This year’s theme aims to promote the way museum’s contribute to the development of society through the use of shared memory, community and cultural heritage storytelling. It reflects the desire for museums to create links between visitors and the objects in collections, and rejuvenate an understanding of the traditional methods museums use to involve their communities and stay relevant.
Right across Queensland the MDOs are working with museum volunteers and collecting groups on projects that reflect this theme and the associated goals. Here a just a few of the inspiring projects that museums are working on in Far North Queensland:
- Cairns Historical Society are in the process of re imagining displays for Cairns Museum, and working with the community to ensure their relevance.
- Cairns and District Chinese Association (CADCAI) are preparing to undertake an oral history project to capture community memories of the Lit Sung Goong Temple.
- Gordonvale’s Mulgrave Settler’s Museum is planning a new community-based competition to boost it’s public standing.
- Menmuny Museum at Yarrabah is working to update and rejuvenate displays.
- Mapoon Aboriginal Shire Council is hoping to undertake a significance assessment of its collections.
- Carpentaria Shire Council is working on the interpretation of significant heritage buildings along its main street.
- Cape York Heritage House in Coen and James Cook Museum in Cooktown are developing displays to commemorate the 150th anniversary of Queensland Police.
- Ravenshoe Visitor Information Centre is opening a new Ravenshoe Heritage Gallery to showcase the region’s photographic material culture.
- And regional councils, museums and historical societies in Cape York, Torres Strait, the Atherton Tablelands region and the reformed Mareeba Shire and Douglas Shires are planning a range of projects to commemorate the centenary of World War One.
Museums are a great industry and community to be involved in!
The theme for 2015 is: Museums for a sustainable society.
Sales of eclipse viewing shades and glasses have skyrocketed in FNQ over the last week or so. And, for about half an hour this morning, those without them would have been cursing themselves for not being able to witness the spectacle of a total solar eclipse.
But viewing glasses are not the only ephemera and items that have been produced to herald this astronomical event. Preparations for the total solar eclipse have been underway for years. The Eclipse 2012 Festival at Palmer River, for example, has drawn thousands to a remote locate for seven days of art, entertainment and healing. Port Douglas is holding the Solar Eclipse Marathon and its own five day Solar Eclipse Festival. And outrigger canoes slipped into the water at CliftonBeach near Cairns early this morning and paddled up to Palm Cove to celebrate the eclipse and finish with a tropical breakfast. The list goes on…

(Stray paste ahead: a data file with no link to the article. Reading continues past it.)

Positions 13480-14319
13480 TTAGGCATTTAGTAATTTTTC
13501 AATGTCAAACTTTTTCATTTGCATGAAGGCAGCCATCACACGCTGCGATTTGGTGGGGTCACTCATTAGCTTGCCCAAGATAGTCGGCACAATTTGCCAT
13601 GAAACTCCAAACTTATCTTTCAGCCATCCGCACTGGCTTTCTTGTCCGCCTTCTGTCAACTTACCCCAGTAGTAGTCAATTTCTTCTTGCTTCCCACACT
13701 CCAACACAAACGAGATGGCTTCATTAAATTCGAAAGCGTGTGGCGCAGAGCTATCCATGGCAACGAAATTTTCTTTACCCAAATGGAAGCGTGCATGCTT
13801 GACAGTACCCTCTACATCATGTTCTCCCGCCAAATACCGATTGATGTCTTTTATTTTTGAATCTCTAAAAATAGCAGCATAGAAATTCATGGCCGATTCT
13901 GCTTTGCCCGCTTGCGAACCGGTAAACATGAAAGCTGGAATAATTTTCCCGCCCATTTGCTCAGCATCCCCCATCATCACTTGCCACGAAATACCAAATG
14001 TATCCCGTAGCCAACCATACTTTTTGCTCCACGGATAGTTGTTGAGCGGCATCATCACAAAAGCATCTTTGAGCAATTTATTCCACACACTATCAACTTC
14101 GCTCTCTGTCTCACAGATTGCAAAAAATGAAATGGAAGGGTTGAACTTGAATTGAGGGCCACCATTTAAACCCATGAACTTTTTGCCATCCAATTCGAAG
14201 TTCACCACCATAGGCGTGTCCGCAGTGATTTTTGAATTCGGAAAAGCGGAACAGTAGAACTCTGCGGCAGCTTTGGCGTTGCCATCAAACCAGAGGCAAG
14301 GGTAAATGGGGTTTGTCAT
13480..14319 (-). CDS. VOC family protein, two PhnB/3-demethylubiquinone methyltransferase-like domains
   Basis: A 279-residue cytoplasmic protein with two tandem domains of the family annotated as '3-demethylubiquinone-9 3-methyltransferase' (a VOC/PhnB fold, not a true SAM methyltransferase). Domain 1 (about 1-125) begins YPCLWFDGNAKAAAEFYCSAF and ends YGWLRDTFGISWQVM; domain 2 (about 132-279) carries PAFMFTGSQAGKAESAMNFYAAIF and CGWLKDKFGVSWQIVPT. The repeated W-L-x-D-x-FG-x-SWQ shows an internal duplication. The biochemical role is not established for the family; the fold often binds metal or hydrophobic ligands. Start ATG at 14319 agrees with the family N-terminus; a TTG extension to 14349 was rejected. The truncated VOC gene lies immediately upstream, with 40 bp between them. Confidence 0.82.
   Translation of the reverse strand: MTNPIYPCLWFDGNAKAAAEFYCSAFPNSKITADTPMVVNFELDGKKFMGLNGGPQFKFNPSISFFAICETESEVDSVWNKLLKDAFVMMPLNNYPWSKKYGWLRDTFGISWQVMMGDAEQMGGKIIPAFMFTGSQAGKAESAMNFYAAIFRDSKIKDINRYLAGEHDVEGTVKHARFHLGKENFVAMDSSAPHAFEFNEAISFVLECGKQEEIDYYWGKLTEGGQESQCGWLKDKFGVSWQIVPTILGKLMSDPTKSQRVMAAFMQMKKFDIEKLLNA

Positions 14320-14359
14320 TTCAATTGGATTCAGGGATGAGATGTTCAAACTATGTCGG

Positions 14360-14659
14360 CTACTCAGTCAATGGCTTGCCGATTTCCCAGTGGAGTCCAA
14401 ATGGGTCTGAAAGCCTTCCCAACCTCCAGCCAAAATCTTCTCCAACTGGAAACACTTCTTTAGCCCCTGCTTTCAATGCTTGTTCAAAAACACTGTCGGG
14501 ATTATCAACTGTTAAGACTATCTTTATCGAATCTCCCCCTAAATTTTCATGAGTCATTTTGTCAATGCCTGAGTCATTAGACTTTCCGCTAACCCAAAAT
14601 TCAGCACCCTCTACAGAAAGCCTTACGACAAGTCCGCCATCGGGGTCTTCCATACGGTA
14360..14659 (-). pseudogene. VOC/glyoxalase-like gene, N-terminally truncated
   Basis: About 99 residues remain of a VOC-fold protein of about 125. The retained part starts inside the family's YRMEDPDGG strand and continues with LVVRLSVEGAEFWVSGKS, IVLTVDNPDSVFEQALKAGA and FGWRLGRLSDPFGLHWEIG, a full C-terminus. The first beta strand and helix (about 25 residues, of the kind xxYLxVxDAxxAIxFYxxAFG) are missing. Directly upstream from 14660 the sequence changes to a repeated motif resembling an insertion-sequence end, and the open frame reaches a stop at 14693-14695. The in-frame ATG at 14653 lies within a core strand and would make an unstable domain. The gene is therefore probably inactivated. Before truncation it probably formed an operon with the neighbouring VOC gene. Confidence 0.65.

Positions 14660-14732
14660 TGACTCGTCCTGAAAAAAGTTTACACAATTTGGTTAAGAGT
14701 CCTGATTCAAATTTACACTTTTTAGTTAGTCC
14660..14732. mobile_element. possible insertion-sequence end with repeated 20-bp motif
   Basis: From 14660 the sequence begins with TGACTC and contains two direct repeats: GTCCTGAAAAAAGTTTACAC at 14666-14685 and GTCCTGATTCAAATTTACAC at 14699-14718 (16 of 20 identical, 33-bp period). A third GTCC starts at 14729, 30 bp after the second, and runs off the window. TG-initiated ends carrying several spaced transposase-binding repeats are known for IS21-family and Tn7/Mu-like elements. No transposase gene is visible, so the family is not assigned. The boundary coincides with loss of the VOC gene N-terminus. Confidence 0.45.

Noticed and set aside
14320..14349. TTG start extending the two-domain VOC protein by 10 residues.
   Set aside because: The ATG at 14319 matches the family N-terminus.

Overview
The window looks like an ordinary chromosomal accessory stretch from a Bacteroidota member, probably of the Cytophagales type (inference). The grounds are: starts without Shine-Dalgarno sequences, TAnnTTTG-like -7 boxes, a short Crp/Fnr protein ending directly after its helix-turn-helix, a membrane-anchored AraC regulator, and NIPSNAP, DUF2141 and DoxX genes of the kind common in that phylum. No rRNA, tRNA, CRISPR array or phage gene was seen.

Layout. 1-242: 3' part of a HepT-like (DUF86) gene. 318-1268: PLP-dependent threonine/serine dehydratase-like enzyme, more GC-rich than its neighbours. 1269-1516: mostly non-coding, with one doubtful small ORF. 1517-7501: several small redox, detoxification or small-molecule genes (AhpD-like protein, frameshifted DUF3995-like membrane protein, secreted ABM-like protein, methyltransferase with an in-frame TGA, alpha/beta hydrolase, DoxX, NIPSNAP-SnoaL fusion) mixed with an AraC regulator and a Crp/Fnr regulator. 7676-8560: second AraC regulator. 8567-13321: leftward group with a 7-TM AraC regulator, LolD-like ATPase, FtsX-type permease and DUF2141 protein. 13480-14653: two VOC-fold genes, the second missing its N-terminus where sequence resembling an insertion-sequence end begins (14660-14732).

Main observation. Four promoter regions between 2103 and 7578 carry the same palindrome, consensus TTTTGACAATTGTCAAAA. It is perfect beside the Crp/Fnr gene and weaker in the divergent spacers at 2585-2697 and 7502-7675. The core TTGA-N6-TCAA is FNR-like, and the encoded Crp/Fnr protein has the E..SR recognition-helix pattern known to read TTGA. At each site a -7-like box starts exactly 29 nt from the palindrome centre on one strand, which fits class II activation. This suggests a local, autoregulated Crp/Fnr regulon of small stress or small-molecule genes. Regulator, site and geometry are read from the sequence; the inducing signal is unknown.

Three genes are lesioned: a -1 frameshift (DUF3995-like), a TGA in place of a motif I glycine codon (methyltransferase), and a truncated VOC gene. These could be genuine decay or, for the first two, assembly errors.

How can we, or should we, collect material from this major event and integrate it into our museum collections? Does it fit within our understanding of tourism, of entertainment, of revelling, or of stargazing over the years? Can we document how local people celebrated the event or collect from the various festivals that have been held? And can we capture, through photographic and intangible culture, the “being there” moment, that collective gasp we all took as the moon finally slid over the sun, when the light dimmed, the temperature dropped and when the birds went suddenly silent?
Could some of the thongs collected during the annual Chili Beach Clean Up be considered significant and included in contemporary collections and stories about tourism, environmental management and community on Eastern Cape York Peninsula? Over 4500 thongs, as well as other marine debris, were collected by Portland Roads residents, Lockhart River residents and environmental volunteers this year in their quest to keep this strip of coastline clean and healthy. The area is renown for its marine eddy’s which bring flotsam and jetsam into shore.
Of course, not all of this maritime material is collectable. But the thongs keep on arriving and have now become synonymous with the yearly event. Strung up in the palms trees that line the beach, they are now representative objects that reflect the activity undertaken by locals to care for sea and country.